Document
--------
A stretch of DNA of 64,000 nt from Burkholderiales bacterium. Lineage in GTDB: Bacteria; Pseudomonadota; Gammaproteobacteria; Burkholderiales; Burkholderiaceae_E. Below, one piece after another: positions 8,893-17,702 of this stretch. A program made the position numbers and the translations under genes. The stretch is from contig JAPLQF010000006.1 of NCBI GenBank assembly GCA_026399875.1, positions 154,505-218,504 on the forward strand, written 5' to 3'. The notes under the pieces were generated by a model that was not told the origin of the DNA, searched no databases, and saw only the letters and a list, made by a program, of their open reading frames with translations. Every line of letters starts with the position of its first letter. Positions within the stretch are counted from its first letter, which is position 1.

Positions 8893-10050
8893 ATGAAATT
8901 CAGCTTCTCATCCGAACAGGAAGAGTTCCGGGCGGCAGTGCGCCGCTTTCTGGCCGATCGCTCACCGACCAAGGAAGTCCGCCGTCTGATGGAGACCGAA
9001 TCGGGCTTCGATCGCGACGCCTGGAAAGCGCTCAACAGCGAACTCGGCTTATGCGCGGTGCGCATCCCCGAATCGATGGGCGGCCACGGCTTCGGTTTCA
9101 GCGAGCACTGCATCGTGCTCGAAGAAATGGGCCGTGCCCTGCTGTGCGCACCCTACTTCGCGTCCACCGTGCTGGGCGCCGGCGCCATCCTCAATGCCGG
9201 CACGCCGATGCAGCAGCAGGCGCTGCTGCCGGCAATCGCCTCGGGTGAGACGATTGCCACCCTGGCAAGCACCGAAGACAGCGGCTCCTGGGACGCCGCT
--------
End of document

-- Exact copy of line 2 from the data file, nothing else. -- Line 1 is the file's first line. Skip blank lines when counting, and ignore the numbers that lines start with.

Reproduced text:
Positions 8893-10050